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Issue:

Here's (NRBQ's) Terry

"You gotta be good!"

That's how NRBQ founder Terry Adams, in a recent phone interview, laughingly explains the band's status as one of the first to appear on Forward Records (the new music subsidiary of reissue giant Rhino, which also recently assembled a compilation of the group's best work). On a more serious note, Adams elaborates. "They've been aware of us for a long while, and we've been aware of them. They just had to wait until they got this new label going."

In addition to good timing, the partnership was the result of similar philosophies. "There's a unity at that label," offers Adams, "that we haven't always seen at the others. They seem to think as one, and they really like the band."

Left to right, Johnny Spampinato, Tom Ardolino, Joey Spampinato and Terry Adams

It's hard not to like NRBQ (the letters stand for New Rhythm and Blues Quartet), especially with albums like Message for the Mess Age, their newest. The group makes sublime pop music with a little of everything thrown in: blues, jazz, R&B, rockabilly ... and anything else you can think of. This time out, most of the material was co-written by Adams and bassist Joey Spampinato. "In the past," recalls Adams, "we'd maybe write one or two songs together. This time we wrote a bunch. Then we recorded it in a studio set up in a friend's living room, so there's a little more of that 'live' sound. The sound of the band is intact; the sound of the recording is better."

Adams' reason for mentioning the band's sound is that longtime NRBQ veteran (guitar, vocals) Al Anderson won't be with the band on this tour. His replacement is Johnny Spampinato. "Johnny's been sort of an honorary member all along," Adams observes. "When Al left, Johnny just stepped in."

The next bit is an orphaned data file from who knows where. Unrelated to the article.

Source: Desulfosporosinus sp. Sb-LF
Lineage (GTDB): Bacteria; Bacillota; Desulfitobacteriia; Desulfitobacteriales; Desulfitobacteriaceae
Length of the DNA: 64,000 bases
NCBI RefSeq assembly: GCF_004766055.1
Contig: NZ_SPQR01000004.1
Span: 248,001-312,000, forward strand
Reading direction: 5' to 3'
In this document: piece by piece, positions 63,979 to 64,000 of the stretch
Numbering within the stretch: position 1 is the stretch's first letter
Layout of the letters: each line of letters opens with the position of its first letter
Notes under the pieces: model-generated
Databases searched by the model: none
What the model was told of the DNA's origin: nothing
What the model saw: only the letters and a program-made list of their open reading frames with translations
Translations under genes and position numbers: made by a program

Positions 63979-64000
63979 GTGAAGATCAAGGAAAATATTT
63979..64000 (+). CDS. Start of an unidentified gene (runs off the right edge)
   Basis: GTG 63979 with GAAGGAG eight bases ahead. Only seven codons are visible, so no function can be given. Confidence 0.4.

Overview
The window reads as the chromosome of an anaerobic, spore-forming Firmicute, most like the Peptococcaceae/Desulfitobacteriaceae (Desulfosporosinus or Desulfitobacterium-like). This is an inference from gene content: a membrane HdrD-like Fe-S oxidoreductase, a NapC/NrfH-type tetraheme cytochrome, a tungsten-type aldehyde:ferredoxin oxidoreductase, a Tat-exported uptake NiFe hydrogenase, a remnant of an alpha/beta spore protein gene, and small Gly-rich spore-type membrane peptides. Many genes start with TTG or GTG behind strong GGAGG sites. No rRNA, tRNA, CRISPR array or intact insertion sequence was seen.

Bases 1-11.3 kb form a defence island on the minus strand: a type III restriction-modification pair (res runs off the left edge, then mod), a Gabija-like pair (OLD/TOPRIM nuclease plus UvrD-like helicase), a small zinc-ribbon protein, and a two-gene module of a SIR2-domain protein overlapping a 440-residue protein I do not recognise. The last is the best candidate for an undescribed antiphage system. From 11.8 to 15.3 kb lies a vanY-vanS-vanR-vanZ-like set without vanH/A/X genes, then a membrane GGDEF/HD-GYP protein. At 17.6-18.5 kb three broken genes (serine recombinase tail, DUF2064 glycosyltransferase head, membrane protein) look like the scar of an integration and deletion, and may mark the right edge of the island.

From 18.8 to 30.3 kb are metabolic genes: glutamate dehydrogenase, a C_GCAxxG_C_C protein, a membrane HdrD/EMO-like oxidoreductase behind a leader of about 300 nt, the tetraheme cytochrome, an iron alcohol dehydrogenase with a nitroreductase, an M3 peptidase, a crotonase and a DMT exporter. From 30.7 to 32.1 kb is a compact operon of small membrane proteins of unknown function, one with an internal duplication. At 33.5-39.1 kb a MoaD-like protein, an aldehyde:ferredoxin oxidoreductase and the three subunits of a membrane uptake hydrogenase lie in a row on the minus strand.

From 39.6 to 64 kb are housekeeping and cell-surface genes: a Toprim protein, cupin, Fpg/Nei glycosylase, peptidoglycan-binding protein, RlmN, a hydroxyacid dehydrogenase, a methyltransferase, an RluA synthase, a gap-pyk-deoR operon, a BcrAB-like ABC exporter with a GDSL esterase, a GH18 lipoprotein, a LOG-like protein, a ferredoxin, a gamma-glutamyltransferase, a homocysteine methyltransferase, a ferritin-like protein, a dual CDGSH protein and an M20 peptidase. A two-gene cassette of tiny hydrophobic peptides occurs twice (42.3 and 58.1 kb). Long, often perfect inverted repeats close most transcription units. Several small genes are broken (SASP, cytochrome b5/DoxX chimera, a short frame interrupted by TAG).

The current tour will find NRBQ "in places we haven't played in a long time ... all over Texas, Oregon, Idaho ... you name it. Then Europe. I can't think of a place we're not going!"

Fortunately, Louisville appears on NRBQ's itinerary, as they hit Jim Porter's on April 14. According to Adams, the band is looking forward to the show. "Louisville's one of our favorite places to play we get a real good feeling there. My best friends and family are there. My greatest teacher was there Don Murray he taught me when I was a kid. I probably enjoy playing in Louisville more than anywhere else."

Asked about his relationship with Louisville native and NRBQ co-founder Steve Ferguson, Adams recalls, "The last time we played with Steve was on the (Chuck Berry piano man) Johnny Johnson recording session (Johnny Be Bad on Elektra). Steve brought a lot to that session the best guitar playing, the best material. In a lot of ways, it's his album." Any future projects in the works? "I've recorded two songs with him there in Louisville for his next album."

The show here should be an interesting one, as always. Along with Adams, the Spampinato boys and veteran drummer Tom Ardolino, "we're bringing a couple of members of (the late) Sun Ra's Arkestra, horn players Tyrone Hill and Dave Gordon, for the first time in Louisville."

But as eclectic as an NRBQ set can be, don't expect much structure to the evening. "There's never a set list I call 'em as we go," notes Adams, who sings and plays keyboards and harmonica. "There's not a plan for even what the first song will be. If we play two nights in a row, we may not play more than two or three of the same things. I'm usually the one who calls the songs. But if someone gets inspired" you can hear him grinning even over the phone "we go with it."

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